Create a Job Alert.

Simplify your job search. Get emails of the newest jobs posted and be the first to apply.
Thank you. We'll send jobs matching these to
You already suscribed to this job alert.
No Thanks
< Back Career Advice

The benefits to look for in this new remote world of work

CareerBuilder | November 24, 2020

Benefits in new world of work

As work environments change, you might want to consider a new perspective on your benefits and perks.

The company you work for can make a big impact in helping you and your coworkers feel confident in navigating a crisis (say, a pandemic). From traditional benefits to office perks and company culture, things will continue to look different as more than 20% of the working population does so from home.

When it comes to classic benefits, compare or consider:

  • Health care and related support. Make sure any healthcare plans offered align with your typical and ongoing needs but ask your potential employer if the company has made changes since to these policies in response to the pandemic. Are they now covering more of the premium than before, has mental health support been added or are there other new benefits to help employees take care of themselves and stay healthy?
  • Paid time off, parental leave and flexibility in hours. If you’re working where you’re living, you still need time off to decompress and recharge. How does this company expect you to be “on” during your work hours? Is there flexibility to pick up kids from daycare or run an errand during the day when stores are less crowded?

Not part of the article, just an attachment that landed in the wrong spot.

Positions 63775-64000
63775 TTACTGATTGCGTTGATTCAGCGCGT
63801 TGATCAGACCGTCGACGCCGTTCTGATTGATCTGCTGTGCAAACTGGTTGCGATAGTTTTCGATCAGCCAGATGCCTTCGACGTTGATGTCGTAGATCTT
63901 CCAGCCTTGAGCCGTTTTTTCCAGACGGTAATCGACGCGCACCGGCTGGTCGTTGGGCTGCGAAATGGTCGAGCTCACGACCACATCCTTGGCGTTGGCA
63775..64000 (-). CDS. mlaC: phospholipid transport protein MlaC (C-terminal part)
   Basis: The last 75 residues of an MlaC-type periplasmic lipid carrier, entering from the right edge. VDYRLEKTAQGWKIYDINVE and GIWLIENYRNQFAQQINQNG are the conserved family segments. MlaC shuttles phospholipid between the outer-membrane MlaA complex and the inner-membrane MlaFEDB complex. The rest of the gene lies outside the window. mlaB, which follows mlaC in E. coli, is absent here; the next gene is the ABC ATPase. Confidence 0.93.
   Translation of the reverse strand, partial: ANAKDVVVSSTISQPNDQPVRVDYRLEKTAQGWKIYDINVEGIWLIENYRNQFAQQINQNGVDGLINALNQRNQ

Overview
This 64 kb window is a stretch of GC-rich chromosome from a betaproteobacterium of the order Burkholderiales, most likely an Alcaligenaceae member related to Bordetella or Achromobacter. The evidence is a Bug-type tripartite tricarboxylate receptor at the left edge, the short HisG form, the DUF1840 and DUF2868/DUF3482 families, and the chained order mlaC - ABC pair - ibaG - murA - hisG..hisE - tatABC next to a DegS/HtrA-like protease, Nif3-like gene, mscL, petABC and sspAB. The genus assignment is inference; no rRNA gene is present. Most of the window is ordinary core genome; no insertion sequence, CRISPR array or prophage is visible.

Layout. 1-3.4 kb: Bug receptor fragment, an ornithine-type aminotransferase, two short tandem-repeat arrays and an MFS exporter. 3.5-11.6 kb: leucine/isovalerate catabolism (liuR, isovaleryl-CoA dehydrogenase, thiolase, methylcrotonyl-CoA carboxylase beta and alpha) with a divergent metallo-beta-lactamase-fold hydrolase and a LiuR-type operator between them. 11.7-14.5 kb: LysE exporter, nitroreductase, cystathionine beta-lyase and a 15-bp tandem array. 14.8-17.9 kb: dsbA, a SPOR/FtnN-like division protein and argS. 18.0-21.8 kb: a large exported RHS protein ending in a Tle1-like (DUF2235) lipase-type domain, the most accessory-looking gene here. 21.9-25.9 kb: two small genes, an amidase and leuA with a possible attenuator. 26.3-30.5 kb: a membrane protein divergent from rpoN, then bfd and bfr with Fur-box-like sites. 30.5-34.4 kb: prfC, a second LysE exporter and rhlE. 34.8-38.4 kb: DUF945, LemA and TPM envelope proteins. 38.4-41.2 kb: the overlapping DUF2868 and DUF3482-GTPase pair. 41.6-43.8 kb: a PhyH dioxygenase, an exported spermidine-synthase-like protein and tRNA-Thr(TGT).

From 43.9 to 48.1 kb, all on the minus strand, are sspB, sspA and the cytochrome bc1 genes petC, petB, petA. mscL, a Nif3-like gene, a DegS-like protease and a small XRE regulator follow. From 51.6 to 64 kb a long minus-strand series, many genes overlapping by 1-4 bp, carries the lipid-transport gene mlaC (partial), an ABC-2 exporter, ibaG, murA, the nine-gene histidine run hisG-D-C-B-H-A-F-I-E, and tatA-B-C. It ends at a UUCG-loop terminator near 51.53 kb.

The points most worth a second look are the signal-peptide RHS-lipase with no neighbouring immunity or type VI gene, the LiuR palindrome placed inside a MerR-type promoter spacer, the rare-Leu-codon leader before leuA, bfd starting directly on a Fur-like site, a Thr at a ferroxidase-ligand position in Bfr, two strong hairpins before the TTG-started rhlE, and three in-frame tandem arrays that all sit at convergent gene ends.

• Hazard pay and safety measures. Maybe you’re not fully work-from-home, and you have to travel onsite to support clients, receive inventory or any other duty that requires an in-person appearance. Related: transportation accounts. Pre-pandemic, a company might have covered your parking garage fees or allowed you to contribute to a commuter account before taxes. Ask if hazard pay and/or transportation perks are available and the safety measures the company is taking to protect employees right now.

Now, the perks of a job. Office dwellers could usually depend on a selection of “extras” that improved cubicle culture, from snacks to happy hours or activities. When considering a remote position, there are two important questions to ask yourself or the hiring manager:

Was the process easy? Job hunting won’t ever be as easy as essentially signing-up for a gig job, but companies, especially now, should be making an effort to have a streamlined and seamless hiring process start-to-finish. This shows this employer wants applicants to feel part of the team from the beginning, as well as demonstrating this team cares about your experience.

How does the company try to replicate or replace in-person interaction? From Zoom hangouts and company-wide meetings and events, to recognition on internal platforms, check if your potential future employer is investing in its culture. Connection to your coworkers is important for productivity and team success.

How does the company make sure you feel part of the team? Family, pets and roommates are now common guests in meetings, as are grocery deliveries and loungewear. How often these work from home quirks appear can say a lot about your potential employer. Maybe childcare is a benefit you’d like, or, maybe the company proactively communicates that it’s no problem for kids to be part of your daily professional life. Inclusivity is important, and that comes from both benefits and culture.

Find remote jobs, both part time and full time, that require various skills, experience and education. Search Jobs Support Center for more ideas.

Top 10 work from home jobs now hiring:

Related articles about working from home:

5 Steps to Improve Your Skills From Home

Reasons for Working From Home

Is Your Personality Type Ideal For Working From Home

Search salaries:

Work from home salaries by location in CareerBuilder's Salary Tool.